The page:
Trilateral Gas Talks on Future Russian Gas Transit via Ukraine
171 (1919)
04 DEC 2019 Bulletin
In September, after an eight-month beak, the trilateral gas talks between the European Commission (EC), Ukraine, and Russia resumed. The aim is to reach agreement on Russian gas transit via Ukraine to the EU before the current deal expires at the end of this year. The talks, however, did not reach a breakthrough. One of the challenges is that Ukraine still has not fully implemented EU energy rules, which comprise the basis for the future transit scheme. However, the main obstacle is Gazprom and the Russian authorities’ stance of using the negotiations as an opportunity to force Ukraine into concessions.
Trilateral Gas Talks on Future Russian Gas Transit via Ukraine Trilateral Gas Talks on Future Russian Gas Transit via Ukraine


The gas-transit negotiations involve Russia’s and Ukraine’s energy ministers, the representatives of the national gas companies of both states, Gazprom and Naftogaz, respectively, and the EU, with the Commission as mediator. The talks had resumed in 2018 but quickly stalled. Trying to break the deadlock, in January, the EC proposed a 10-year contract for the transit of 60 billion cubic metres (bcm) of natural gas per year. This did not, however, spur further negotiations—the Russians deferred, hoping for a favourable outcome of the Ukrainian presidential and parliamentary elections. The pro-Russia party lost, however, and new leaders (though more supportive of talks with Russia) have not decisively changed the approach. As well, the management of Naftogaz have so far remained in their posts.

For Gazprom, other negative developments include the amendments to the EU’s Gas Directive that were adopted this year. Their application to the Nord Stream 2 (NS2) gas pipeline project, which bypasses Ukraine to Germany, could make an arbitrary gas transit cut more difficult for Gazprom, potentially decreasing NS2’s profitability. To avoid this, the company constructing NS2 started legal action in July before the Court of Justice of the EU to annul the amendments and, in September, initiated arbitration with the EC under the Energy Charter Treaty, claiming the amendments are discriminatory.

Furthermore, the construction of NS2 was significantly delayed by Denmark's late approval. Gaining the permit itself should be viewed as a success for Gazprom but the date of approval—30 October—means NS2 will not be finished before mid-2020, compared to the Russians’ initial goal of 2019. Moreover, the available capacity of the existing NS1 pipeline was limited after the EU court’s ruling on its onshore connection, OPAL, this September.

Meanwhile, Ukraine has struggled for several years to complete the unbundling of its gas transmission system (GTS), which will be managed by a company separate from Naftogaz, therefore operating in compliance with EU rules. The operator should start working independently on 1 January 2020, but to do so requires certification (confirmation it meets the EU’s requirements) by the EU, which is pending. This reform will improve the transparency of the state companies, ease obtaining investment, and improve Ukraine’s credibility vis-à-vis the EU.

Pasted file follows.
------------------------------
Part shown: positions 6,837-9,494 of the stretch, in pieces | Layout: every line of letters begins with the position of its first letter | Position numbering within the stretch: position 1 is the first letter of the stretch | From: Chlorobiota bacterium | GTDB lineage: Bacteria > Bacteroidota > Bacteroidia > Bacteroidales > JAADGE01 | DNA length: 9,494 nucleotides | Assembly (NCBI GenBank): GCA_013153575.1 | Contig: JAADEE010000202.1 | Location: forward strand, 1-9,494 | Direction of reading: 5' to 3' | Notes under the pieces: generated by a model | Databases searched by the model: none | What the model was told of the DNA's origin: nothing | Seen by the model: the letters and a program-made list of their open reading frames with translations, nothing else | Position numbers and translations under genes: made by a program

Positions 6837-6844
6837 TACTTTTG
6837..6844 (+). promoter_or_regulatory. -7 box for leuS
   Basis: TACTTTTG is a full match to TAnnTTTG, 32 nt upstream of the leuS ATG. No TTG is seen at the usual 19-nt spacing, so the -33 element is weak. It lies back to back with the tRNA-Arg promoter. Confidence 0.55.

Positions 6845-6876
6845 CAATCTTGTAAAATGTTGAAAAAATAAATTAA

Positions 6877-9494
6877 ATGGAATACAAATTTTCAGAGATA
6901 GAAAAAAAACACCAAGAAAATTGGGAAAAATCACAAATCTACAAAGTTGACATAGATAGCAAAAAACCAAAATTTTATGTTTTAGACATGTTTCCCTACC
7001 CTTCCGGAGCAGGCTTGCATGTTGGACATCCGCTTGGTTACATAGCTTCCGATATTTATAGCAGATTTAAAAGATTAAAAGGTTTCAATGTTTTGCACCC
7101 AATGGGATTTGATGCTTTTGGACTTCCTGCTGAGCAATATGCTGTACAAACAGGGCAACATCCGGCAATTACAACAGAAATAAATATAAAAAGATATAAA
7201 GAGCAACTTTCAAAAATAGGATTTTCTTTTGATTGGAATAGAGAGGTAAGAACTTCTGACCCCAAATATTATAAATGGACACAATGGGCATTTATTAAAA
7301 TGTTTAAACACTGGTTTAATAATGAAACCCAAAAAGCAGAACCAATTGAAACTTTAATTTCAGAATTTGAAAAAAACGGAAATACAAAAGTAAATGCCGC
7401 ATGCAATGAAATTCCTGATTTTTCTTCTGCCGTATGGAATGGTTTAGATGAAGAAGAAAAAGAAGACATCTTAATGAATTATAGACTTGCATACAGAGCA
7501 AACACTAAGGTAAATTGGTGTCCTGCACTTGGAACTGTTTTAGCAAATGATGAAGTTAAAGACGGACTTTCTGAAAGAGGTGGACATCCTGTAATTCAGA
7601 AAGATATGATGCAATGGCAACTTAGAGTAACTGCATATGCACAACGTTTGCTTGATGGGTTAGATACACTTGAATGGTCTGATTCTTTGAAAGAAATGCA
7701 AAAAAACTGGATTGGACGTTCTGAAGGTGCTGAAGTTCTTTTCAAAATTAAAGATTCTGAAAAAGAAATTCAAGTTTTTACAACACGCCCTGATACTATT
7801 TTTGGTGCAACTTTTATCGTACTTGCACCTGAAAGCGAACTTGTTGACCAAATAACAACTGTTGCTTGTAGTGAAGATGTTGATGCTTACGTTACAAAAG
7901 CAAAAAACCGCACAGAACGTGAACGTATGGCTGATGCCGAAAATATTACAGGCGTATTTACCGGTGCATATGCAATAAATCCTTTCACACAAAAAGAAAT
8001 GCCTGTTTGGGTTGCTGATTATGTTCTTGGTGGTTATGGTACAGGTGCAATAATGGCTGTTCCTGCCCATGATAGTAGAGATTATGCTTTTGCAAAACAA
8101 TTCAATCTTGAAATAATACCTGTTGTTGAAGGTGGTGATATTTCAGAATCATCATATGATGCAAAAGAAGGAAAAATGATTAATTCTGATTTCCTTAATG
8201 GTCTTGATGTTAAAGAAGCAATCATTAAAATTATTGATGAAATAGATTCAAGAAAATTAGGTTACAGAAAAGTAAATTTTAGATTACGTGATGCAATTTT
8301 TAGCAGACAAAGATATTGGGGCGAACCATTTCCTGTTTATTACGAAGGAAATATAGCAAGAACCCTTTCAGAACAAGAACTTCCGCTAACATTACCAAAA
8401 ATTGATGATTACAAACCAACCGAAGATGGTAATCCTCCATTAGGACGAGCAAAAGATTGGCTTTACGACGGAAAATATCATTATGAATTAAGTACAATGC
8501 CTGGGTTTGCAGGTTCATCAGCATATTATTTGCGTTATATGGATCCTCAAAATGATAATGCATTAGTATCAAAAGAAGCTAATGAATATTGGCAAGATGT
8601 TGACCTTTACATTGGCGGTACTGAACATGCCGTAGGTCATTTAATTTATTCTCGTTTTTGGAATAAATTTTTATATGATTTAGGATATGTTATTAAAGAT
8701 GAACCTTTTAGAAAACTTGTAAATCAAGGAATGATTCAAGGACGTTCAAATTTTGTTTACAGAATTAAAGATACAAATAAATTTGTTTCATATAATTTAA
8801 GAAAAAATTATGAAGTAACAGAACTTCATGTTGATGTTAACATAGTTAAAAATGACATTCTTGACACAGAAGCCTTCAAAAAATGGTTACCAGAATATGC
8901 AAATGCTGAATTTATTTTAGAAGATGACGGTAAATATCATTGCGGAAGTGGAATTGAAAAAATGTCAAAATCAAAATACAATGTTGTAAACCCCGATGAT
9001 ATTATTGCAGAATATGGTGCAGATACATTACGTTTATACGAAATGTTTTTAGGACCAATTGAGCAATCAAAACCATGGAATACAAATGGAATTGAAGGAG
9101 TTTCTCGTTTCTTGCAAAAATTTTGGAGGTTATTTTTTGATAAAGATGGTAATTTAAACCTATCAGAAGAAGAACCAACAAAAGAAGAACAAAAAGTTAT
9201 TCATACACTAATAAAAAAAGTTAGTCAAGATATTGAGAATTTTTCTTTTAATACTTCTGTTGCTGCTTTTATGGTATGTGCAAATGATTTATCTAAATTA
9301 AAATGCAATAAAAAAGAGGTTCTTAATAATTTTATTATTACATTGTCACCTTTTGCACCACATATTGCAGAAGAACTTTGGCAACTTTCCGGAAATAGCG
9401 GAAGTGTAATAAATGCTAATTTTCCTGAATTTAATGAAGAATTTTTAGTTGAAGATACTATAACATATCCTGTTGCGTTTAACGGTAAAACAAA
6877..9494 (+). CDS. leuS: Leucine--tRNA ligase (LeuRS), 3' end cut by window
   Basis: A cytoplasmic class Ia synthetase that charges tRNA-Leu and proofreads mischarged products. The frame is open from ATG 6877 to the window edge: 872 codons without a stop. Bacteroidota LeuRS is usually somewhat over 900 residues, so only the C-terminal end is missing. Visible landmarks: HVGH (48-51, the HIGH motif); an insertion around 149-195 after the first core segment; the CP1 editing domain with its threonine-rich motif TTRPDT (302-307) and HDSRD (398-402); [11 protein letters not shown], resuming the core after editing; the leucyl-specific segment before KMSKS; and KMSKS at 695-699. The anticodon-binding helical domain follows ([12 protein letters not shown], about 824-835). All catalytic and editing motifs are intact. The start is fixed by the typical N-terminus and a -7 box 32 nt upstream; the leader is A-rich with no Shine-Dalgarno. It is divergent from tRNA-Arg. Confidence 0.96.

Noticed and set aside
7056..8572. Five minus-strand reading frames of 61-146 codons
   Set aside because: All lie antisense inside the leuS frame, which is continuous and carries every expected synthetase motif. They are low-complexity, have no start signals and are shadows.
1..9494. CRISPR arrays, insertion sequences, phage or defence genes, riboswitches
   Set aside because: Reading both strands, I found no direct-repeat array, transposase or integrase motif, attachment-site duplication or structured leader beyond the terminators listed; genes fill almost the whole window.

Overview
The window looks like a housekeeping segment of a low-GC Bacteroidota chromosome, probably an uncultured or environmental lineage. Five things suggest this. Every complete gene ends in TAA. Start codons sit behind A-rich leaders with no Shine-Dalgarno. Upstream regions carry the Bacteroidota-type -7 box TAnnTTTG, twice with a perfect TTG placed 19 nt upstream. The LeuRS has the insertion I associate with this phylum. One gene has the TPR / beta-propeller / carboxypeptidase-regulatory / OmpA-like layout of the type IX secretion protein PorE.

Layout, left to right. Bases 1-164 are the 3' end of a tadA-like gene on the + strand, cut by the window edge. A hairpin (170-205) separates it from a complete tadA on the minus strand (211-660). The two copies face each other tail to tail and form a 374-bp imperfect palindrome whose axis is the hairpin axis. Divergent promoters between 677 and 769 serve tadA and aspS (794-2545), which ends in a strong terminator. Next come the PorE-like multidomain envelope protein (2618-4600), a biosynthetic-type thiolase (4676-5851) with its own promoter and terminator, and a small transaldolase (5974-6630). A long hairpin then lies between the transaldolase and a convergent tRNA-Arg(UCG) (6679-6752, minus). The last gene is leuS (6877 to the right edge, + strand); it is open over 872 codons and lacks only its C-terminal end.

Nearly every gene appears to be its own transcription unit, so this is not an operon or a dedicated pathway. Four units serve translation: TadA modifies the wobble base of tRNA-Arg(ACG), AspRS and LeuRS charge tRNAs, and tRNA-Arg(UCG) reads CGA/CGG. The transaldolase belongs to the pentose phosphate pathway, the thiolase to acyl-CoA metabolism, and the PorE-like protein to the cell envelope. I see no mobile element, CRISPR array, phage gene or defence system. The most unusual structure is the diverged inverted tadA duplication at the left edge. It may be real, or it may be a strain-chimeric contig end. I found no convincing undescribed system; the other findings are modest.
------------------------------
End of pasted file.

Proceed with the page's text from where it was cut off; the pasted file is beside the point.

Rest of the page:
Ukrainian Gas Route and Alternatives

The EC wants the negotiations to focus on technical issues: the proposed 10-year transit deal should ensure the profitability of the GTS and the reliability of Russian gas supplies. If Gazprom books more capacity for a longer period it would mean lower transit costs for the Russian company. However, the Russians have been insisting on only a one-year deal, which clearly shows they are only interested in transit via the GTS until alternate routes are online, after which Ukrainian transit will be reduced to a minimum, undermining GTS’s profitability. The lack of a deal will not mean the Russian exports stop: once the technical issues are agreed, Gazprom will have access to the GTS from 2020 anyway, after Ukraine implements the EU rules to its GTS (guaranteeing non-discriminatory access for all gas shippers).

However, in the short-term perspective, the GTS will remain an important transit route. The National Bank of Ukraine estimates gas transit via the GTS in 2020 will be around 50 bcm, or 35% of its capacity (compared to 87 bcm in 2018 and similar estimated figures for 2019, even though Gazprom should transit at least 110 bcm a year, according to the current contract). There are two reasons why it will remain important. First, the OPAL verdict means that the available capacity of NS1 is reduced by around 12 bcm. Moreover, as of 1 January 2020, there won’t be new alternatives for the GTS because the NS2, with 55 bcm capacity, will be finished no earlier than mid-2020, and its two onshore strings in Germany still have to be completed (27.5 bcm each, the first should be finished by the end of this year and the second by the end of 2020).